Fear that news of abuse will reflect badly on a group extends beyond family units, too. It’s true of churches, denominations, ethnicities, nations – basically anyone who claims an exclusive identity. Which pretty much means all people. It’s not an unfounded fear, either. The Catholic Church’s reputation took a serious beating over the abuse of young boys over the past few years. Sexual offenses are usually the ones most hyped when a cultic group is exposed in the mainstream media. (See, for example, Warren Jeffs.) This doesn’t make covering up such acts defensible in the slightest, but the psychology is easy to understand.
The issue of representation goes beyond simply preserving a church’s reputation or acting as a “good witness” for one’s family or faith. It also concerns the attitude of the group toward the outside world. Legitimately or illegitimately, many such groups fear persecution. Evangelical Christians are supposed to show perpetual joy to the outside world; to do less is to spoil the “witness” and draw negative attention. Even ex-members are threatened for speaking out against abuses they faced. A perfect example of this is Joseph Branham’s defensive tirade against “Mike,” the ex-Message witness on WHAS11 News. Another is Michael Pearl “laughing” at his accusers when survivors began to speak out against his abusive child discipline program. In a future post, I’ll explore the dynamic as it pertains to minority religions and foreign policy.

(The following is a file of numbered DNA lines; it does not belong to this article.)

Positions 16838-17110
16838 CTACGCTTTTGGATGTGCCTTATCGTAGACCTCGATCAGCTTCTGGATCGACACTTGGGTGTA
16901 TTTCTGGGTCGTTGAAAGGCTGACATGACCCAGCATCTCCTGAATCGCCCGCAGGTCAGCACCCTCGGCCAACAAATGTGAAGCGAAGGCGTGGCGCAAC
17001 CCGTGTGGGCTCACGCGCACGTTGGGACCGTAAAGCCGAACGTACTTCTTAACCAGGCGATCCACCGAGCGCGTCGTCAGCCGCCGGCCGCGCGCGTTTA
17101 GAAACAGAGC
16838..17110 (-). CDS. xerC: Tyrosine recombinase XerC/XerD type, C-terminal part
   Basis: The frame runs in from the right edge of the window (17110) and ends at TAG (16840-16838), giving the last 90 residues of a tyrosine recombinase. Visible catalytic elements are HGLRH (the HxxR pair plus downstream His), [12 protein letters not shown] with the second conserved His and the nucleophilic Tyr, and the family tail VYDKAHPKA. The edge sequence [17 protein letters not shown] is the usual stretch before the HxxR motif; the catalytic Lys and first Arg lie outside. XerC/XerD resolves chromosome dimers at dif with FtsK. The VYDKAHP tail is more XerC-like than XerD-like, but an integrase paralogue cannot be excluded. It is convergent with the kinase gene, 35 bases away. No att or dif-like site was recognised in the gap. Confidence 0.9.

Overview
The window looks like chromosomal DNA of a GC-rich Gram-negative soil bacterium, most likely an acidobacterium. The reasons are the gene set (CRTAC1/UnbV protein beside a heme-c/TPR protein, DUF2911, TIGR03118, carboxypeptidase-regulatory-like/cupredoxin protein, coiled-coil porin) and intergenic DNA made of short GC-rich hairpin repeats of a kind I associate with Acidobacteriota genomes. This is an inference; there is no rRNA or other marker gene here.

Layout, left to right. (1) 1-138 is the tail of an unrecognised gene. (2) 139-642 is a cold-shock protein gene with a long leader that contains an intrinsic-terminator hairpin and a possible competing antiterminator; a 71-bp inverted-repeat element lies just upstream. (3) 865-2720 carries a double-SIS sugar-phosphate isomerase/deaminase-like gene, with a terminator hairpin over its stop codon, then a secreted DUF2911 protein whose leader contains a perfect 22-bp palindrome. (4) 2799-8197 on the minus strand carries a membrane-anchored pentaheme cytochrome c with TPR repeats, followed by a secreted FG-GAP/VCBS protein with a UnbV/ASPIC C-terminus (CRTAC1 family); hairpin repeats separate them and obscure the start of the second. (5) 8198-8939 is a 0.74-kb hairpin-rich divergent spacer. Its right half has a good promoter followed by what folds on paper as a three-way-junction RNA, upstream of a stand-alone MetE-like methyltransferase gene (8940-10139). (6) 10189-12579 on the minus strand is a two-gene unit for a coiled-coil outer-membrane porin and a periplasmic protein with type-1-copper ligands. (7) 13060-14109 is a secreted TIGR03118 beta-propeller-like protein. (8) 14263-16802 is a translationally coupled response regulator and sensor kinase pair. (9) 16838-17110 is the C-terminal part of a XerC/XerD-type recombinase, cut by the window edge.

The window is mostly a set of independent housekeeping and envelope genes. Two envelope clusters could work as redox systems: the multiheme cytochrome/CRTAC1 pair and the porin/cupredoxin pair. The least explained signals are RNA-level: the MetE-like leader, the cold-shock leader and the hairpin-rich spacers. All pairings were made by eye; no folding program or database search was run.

I don’t pretend to know how to solve all of these problems, but I do think it’s important to be both sensitive and decisive in responding to matters of inequality and abuse whether one is in or outside of a particular community. When a group shuns a victimized member to protect the group identity, it ultimately reflects more poorly on the group than responding to it promptly would have done. Shunning is actually a valuable practice: we shun convicted sex offenders to protect children. Shunning also shows us our collective values: we shun child molesters because we declare child molestation a heinous crime. When a group, such as Tina Anderson’s church, shuns the victim instead, it reveals that the group’s values privilege appearances over integrity, a spotless reputation over a child’s soul. Indeed, part of the problem the “SlutWalk” movement is intended to fix is the way that our culture values the reputation of rapists over justice for rape victims. People of integrity ought to privilege justice over their chosen group identity. Setting aside fears of corruption to properly educate children about their own bodies is also an important part of prevention.
That said, I think there’s also a real religious dilemma underlying the “hush-hush” mentality surrounding abuse, at least in Christian congregations. Jesus’ admonishments to forgive, plus verses that instruct the reader not to expose other people’s sins but to confess their own, make it very hard to choose in situations where forgiving one person means condemning another. Sexual abuse is one of those areas: either you protect the victim or you cover for the abuser. “Keep it in the family” logic is siding with the abuser, telling the victim that he or she ought to be ashamed for something out of their control. Sexual abuse is an area in which it is not possible to remain impartial and apply some universal principle (like forgiveness) unilaterally. Dealing with sexual abuse requires making a choice. Sometimes choosing not to “cast the first stone” at the abuser means dropping a boulder on his victims.